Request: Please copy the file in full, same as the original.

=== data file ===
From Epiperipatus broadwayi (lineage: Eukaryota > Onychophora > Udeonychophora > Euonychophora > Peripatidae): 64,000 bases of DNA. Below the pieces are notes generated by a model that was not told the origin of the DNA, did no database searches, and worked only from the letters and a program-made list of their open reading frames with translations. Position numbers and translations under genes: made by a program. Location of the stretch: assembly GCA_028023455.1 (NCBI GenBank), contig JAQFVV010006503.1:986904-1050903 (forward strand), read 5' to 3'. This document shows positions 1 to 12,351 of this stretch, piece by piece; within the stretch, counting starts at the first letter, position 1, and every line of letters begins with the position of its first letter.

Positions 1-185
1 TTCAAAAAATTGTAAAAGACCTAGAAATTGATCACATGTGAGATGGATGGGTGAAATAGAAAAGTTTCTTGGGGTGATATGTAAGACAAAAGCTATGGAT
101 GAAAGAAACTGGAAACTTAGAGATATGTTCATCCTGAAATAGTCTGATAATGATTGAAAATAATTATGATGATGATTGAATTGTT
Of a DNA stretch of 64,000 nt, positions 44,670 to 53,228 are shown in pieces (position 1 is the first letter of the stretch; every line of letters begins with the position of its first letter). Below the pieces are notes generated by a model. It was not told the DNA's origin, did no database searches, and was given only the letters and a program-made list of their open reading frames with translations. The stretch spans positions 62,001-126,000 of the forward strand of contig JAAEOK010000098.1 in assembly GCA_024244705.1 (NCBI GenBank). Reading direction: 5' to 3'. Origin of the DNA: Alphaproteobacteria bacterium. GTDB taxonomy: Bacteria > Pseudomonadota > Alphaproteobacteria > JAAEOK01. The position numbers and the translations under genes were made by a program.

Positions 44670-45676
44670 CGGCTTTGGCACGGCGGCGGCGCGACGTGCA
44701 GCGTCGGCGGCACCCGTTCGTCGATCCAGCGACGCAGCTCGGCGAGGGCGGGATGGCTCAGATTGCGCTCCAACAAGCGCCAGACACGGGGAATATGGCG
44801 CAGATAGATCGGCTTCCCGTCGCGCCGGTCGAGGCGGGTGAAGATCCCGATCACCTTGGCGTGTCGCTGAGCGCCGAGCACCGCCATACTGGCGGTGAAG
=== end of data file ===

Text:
From Epiperipatus broadwayi (lineage: Eukaryota > Onychophora > Udeonychophora > Euonychophora > Peripatidae): 64,000 bases of DNA. Below the pieces are notes generated by a model that was not told the origin of the DNA, did no database searches, and worked only from the letters and a program-made list of their open reading frames with translations. Position numbers and translations under genes: made by a program. Location of the stretch: assembly GCA_028023455.1 (NCBI GenBank), contig JAQFVV010006503.1:986904-1050903 (forward strand), read 5' to 3'. This document shows positions 1 to 12,351 of this stretch, piece by piece; within the stretch, counting starts at the first letter, position 1, and every line of letters begins with the position of its first letter.

Positions 1-185
1 TTCAAAAAATTGTAAAAGACCTAGAAATTGATCACATGTGAGATGGATGGGTGAAATAGAAAAGTTTCTTGGGGTGATATGTAAGACAAAAGCTATGGAT
101 GAAAGAAACTGGAAACTTAGAGATATGTTCATCCTGAAATAGTCTGATAATGATTGAAAATAATTATGATGATGATTGAATTGTT
Of a DNA stretch of 64,000 nt, positions 44,670 to 53,228 are shown in pieces (position 1 is the first letter of the stretch; every line of letters begins with the position of its first letter). Below the pieces are notes generated by a model. It was not told the DNA's origin, did no database searches, and was given only the letters and a program-made list of their open reading frames with translations. The stretch spans positions 62,001-126,000 of the forward strand of contig JAAEOK010000098.1 in assembly GCA_024244705.1 (NCBI GenBank). Reading direction: 5' to 3'. Origin of the DNA: Alphaproteobacteria bacterium. GTDB taxonomy: Bacteria > Pseudomonadota > Alphaproteobacteria > JAAEOK01. The position numbers and the translations under genes were made by a program.

Positions 44670-45676
44670 CGGCTTTGGCACGGCGGCGGCGCGACGTGCA
44701 GCGTCGGCGGCACCCGTTCGTCGATCCAGCGACGCAGCTCGGCGAGGGCGGGATGGCTCAGATTGCGCTCCAACAAGCGCCAGACACGGGGAATATGGCG
44801 CAGATAGATCGGCTTCCCGTCGCGCCGGTCGAGGCGGGTGAAGATCCCGATCACCTTGGCGTGTCGCTGAGCGCCGAGCACCGCCATACTGGCGGTGAAG